So after work on the 7th  (non) working day, in the evening, I wrote them an email saying I woudlnt be coming back in, and asked them not to bother paying me, and apologised for any inconvenience.
I decided instead to put my CV back on the web, and see if I could get into one of the great many opportunites that  had been  around before I took the “do-nothing” job.
Anyway, this was a few days ago…and not only have all the opportunites that were previously around dryed up, but even worse, is that the “do-nothing” company are still trying to recruit for their role, and are telling employment agencies not to send my CV, since I “ just  cleared off”.
This is meaning that these employment agencies are not keen to consider my CV for other electronics jobs…also, when I go for a job, they find out, and tell the employer not to employ me because I “just cleared off”, from the previous place.

Also, to make things worse, my previous job was at a start-up, and I wasn’t payed, so was out of the tax system for 6 months…and companies seem to find out about this , and it really puts them off me.

How do you get round this?

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You don't mention if this was a small company or a big corporation. I used to hire people for my team. Often, the corporation had new projects upcoming. However, you can't start working on projects without personell. I remember situations when we had hired people and they were doing "nothing" for several months before the project ramped up. We assigned them to different projects or let them work on something they came up with, or we have not had a time to do (cleaning up schematics, finding second source parts for existing projects, cross-checking calculations, simulations...). Naturally, this was boring but people stayed, we had very little fluctuation, and it was a great working environment. I still meet with my ex-colleagues even though I started my 8th year somewhere else (and in a different country).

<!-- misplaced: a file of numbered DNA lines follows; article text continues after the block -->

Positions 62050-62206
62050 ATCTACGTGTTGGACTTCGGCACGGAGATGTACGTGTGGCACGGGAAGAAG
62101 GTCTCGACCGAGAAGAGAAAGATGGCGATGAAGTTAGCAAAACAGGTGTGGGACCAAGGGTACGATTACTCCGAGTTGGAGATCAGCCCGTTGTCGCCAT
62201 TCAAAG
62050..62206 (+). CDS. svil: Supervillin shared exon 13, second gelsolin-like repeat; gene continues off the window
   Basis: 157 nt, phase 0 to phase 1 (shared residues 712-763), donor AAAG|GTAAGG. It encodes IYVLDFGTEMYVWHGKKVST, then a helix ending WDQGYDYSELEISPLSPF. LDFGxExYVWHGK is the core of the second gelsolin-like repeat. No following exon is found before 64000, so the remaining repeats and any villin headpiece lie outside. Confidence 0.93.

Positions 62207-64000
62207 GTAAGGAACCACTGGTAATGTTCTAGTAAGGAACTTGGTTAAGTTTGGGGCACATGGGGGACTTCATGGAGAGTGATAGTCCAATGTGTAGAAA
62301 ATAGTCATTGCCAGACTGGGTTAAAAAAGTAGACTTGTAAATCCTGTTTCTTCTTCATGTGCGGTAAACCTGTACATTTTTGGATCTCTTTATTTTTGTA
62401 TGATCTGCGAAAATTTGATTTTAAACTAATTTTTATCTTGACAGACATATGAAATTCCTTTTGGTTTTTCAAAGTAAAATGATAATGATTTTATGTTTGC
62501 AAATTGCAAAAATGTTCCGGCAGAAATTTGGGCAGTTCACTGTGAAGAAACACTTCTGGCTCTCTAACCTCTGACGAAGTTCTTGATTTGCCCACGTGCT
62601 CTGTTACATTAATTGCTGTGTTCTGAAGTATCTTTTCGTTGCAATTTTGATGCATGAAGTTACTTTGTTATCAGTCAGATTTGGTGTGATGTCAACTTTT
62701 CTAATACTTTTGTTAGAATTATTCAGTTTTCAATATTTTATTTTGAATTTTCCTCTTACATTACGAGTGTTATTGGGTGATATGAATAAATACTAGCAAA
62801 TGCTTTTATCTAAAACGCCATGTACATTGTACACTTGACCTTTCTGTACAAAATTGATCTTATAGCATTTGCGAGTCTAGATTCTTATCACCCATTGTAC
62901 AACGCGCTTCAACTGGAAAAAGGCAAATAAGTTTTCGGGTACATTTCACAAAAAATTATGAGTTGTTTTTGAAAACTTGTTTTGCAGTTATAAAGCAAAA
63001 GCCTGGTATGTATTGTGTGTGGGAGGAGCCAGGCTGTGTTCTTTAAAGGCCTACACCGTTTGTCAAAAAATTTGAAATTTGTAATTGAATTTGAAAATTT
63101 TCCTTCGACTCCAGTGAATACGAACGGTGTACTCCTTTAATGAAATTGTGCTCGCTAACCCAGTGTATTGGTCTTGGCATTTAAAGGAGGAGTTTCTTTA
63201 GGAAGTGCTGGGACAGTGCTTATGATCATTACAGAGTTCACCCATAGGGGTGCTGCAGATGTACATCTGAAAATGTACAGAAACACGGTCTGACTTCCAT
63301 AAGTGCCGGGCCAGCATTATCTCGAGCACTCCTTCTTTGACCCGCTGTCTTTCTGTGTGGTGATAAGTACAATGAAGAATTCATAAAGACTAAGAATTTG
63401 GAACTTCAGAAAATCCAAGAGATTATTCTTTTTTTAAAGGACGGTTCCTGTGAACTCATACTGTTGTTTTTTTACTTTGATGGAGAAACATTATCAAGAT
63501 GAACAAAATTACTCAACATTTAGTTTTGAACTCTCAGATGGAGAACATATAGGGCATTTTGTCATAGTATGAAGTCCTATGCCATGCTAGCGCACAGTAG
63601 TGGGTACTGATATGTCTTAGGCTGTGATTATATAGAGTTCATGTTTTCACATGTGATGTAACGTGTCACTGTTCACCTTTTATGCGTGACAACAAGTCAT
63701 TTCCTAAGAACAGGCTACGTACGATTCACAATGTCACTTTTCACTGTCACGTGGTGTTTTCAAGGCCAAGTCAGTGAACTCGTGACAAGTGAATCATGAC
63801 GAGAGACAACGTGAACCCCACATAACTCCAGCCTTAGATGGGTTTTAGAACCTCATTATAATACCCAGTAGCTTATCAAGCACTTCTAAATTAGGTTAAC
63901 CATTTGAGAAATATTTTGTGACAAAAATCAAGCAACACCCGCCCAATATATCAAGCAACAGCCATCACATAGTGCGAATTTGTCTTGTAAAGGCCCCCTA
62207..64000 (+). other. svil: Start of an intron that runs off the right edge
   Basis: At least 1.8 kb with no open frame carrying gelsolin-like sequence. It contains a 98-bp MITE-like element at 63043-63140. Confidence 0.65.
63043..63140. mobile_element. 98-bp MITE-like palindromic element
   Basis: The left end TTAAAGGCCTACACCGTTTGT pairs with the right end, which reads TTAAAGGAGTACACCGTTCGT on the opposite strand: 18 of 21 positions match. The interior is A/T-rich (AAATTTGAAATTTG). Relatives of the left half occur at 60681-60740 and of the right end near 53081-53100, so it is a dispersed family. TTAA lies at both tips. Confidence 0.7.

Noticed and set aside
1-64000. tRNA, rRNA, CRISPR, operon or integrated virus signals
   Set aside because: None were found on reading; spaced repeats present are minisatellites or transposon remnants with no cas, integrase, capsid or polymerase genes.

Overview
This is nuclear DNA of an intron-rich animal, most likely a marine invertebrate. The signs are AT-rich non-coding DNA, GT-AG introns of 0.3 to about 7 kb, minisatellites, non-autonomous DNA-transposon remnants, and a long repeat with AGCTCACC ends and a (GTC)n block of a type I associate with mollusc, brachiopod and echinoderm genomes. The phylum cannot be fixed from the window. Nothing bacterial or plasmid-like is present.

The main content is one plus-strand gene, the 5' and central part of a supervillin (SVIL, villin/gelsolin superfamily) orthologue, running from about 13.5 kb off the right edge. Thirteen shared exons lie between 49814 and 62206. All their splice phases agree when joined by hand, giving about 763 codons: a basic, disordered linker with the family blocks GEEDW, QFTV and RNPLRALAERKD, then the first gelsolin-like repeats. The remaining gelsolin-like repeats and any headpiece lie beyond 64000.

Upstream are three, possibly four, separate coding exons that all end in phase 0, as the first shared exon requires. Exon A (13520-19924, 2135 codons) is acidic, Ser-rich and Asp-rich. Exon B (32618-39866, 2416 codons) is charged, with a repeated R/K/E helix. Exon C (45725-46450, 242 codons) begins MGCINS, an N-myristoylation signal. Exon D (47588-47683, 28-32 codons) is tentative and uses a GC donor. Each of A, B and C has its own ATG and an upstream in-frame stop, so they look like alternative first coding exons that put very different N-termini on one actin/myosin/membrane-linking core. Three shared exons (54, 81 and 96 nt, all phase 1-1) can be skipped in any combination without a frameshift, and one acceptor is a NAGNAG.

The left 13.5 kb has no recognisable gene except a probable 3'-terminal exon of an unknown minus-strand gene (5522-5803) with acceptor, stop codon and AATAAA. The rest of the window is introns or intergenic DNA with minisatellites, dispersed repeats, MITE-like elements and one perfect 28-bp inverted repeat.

This may be a cultural thing but the fact you bailed after only one week (over the email ?!)  is hardly acceptable. (It is like breaking up with a girlfriend over the text message).
You could have used time differently. You could browse semi-vendors web for new parts releases, memorize colleagues, draw down the org-chart, finally reading appnotes that you have never time for, etc. Nevertheless, it is not only your fault. I would expect your direct supervisor talking to you. But again, in such cases you need to proactively talk to people. Leaving the job without having the plan B and C is .... not smart.

Oh never mind, I read the rest of the posts (the ESD carpet story, 43 jobs,..). If I were you, I would first stopped smoking that stuff.

You leave a good paying job with a low workload !

Ok there’s some logic I suppose,  but I cant see it now future employers see you as a “ runner”